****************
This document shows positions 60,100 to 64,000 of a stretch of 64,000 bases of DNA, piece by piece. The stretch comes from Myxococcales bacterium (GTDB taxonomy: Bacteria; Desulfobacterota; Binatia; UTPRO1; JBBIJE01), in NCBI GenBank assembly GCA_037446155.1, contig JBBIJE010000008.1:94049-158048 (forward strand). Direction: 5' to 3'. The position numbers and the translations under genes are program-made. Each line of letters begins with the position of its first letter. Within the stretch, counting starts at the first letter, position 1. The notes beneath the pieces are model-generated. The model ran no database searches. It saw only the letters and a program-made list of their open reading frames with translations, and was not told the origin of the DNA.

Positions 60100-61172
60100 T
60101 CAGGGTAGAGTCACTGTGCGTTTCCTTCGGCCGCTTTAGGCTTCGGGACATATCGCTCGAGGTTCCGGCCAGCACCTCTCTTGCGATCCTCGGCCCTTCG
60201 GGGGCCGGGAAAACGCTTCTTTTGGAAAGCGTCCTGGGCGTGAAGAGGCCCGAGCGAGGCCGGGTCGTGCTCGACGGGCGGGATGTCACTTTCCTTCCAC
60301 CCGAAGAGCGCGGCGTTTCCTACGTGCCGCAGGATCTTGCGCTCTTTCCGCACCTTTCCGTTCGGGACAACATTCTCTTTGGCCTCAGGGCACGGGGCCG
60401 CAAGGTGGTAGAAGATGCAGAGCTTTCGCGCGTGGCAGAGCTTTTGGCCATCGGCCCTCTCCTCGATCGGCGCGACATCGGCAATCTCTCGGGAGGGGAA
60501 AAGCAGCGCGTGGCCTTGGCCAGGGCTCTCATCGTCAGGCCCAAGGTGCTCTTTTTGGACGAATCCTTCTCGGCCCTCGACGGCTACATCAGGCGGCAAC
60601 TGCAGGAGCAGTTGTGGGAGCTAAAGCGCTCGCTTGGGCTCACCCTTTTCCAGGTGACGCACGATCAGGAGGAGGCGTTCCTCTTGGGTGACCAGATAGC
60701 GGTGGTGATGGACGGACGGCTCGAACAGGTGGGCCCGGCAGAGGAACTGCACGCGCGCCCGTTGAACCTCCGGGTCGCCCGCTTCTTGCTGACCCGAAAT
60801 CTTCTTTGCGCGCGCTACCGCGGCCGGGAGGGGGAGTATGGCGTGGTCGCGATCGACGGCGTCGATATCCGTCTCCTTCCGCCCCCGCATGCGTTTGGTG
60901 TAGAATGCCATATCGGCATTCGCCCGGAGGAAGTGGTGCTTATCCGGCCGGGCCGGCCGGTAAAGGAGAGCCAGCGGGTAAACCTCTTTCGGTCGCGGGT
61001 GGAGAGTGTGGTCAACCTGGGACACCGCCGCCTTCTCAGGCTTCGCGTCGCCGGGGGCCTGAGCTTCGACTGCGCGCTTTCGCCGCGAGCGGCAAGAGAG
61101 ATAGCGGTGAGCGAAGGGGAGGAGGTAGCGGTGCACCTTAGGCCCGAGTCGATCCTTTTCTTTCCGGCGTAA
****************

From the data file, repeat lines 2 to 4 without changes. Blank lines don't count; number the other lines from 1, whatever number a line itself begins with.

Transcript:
Positions 60100-61172
60100 T
60101 CAGGGTAGAGTCACTGTGCGTTTCCTTCGGCCGCTTTAGGCTTCGGGACATATCGCTCGAGGTTCCGGCCAGCACCTCTCTTGCGATCCTCGGCCCTTCG